same place, was instead bunched and unkempt, his part like a
winding Burl road.

“Camilla and me, well, we want to go to the fair. Can you drive us? Please?” Maranatha practically danced, shifting her weight from one foot to the other.

“No,” he shouted, an odd outburst for such a quiet man.

Gangly and with a sinewy will of her own, she pled, “C’mon,Uncle Zane. Everyone will be there. Besides, Camilla promised we’d shoot the fair — ride every single ride from the merry-goround to the Zipper. This year I promised her I’d do it without getting sick.”

“I said no.”

Three plain words. Maranatha almost turned away in a thirteen-year-old huff, but she lingered long enough to see him sit down in a parlor chair, then bend forward, pressing palms to temple.

“We’ll ride our bikes,” she told him. The room echoed her words. “I’ll be back later.” Her words stung even as she said
them, particularly because Uncle Zane, usually a man without
reaction, looked up at her with a strange sort of look in his blue
eyes. A look that pleaded, Please stay.

She left him there. And didn’t look back.


Camilla and Maranatha raced down the road toward the embrace of the fair, miles away. “You’re going to barf on me, I know it,” Camilla teased.

“I will not. My stomach’s better.”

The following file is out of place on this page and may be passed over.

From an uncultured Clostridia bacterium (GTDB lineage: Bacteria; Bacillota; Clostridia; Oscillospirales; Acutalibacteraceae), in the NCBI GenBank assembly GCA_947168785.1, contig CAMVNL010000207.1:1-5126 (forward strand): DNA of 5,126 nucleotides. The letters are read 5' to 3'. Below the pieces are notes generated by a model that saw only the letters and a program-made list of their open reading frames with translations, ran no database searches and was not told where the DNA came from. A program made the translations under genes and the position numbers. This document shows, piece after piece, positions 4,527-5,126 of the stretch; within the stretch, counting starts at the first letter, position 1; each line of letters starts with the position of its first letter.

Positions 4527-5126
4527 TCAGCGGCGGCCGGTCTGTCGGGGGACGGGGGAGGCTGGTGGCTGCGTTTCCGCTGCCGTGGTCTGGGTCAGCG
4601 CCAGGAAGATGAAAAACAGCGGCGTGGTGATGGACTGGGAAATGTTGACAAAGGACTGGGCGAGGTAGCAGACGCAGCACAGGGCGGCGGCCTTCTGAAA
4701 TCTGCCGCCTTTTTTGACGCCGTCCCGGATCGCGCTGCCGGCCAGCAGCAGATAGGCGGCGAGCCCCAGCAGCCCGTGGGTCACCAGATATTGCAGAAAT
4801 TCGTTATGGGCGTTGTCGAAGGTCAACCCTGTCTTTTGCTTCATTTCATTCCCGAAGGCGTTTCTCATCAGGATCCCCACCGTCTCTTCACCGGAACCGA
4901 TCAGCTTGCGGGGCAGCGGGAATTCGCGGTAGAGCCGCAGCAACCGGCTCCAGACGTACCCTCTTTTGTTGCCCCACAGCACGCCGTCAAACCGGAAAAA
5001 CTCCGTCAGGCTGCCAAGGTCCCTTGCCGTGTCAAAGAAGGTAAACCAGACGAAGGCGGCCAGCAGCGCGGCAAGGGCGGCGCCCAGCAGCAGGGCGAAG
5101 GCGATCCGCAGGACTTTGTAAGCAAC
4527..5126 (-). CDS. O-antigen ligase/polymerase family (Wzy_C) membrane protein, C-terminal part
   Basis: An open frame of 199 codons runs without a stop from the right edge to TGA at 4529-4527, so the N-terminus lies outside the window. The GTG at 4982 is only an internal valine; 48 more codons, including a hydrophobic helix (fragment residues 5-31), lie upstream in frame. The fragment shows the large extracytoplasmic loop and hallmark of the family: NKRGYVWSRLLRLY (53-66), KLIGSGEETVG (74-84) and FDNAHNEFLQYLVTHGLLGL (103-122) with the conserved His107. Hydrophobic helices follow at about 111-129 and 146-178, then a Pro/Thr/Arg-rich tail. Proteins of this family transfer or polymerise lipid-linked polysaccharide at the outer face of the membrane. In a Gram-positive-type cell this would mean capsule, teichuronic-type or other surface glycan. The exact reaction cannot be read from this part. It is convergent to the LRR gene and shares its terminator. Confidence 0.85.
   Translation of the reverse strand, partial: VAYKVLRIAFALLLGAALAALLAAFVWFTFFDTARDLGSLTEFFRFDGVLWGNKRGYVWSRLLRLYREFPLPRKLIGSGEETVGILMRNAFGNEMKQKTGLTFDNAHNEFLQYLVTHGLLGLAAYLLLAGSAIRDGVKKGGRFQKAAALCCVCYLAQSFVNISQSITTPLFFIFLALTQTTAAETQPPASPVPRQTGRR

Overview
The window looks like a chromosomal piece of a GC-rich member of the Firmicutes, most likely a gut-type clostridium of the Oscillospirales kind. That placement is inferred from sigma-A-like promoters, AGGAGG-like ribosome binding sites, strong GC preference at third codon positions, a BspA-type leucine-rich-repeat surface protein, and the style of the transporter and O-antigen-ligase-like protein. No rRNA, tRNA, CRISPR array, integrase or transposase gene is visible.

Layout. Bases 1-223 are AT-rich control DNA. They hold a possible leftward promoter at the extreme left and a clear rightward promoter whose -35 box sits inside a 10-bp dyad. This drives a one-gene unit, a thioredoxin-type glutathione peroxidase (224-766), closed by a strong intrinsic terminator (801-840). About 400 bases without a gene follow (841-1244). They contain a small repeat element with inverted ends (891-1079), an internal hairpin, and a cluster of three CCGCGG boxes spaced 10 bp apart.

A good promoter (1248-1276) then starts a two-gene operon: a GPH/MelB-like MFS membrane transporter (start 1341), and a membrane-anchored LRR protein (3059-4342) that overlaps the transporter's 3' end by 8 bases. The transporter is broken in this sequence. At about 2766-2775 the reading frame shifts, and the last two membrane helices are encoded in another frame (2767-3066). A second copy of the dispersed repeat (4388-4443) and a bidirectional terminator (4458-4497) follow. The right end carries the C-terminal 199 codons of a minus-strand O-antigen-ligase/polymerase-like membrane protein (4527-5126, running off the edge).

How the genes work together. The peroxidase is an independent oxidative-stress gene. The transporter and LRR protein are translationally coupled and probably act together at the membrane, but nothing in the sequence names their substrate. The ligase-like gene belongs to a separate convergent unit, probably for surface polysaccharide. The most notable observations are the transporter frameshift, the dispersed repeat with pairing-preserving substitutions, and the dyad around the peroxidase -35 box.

“Oh, right. Now that you’re a teenager, you’re not nauseous? If I were you, I’d be cautious. I don’t trust your stomach. Neither should you.”

They raced, tire to tire, until Camilla saw a wrought-iron gate and, behind it, a burnt skeleton of a house. “I smell mystery,” she said. She stopped her bike. Maranatha nearly crashed into her.

In lieu of a ride on the Tilt-a-Whirl, and despite Uncle Zane’s pained blue eyes, Maranatha and Camilla climbed over the gate. They searched the scorched scene, pretending to be arson investigators.

They concluded a cat had set fire to the house, taking feline revenge on an evil master. “All scary houses have names. This one’s Black, sure as night,” Camilla said.

As the day’s shadows lengthened, after they’d explored the woods behind the house whose once-grand pillars stood charred against the Texas sky, Camilla said, “I want to come back here another day.” She put her hands on her hips and tilted her head back. “Let’s go back to Black.” She wailed and screamed the words like AC/DC. Maranatha laughed so hard, she nearly wet her pants.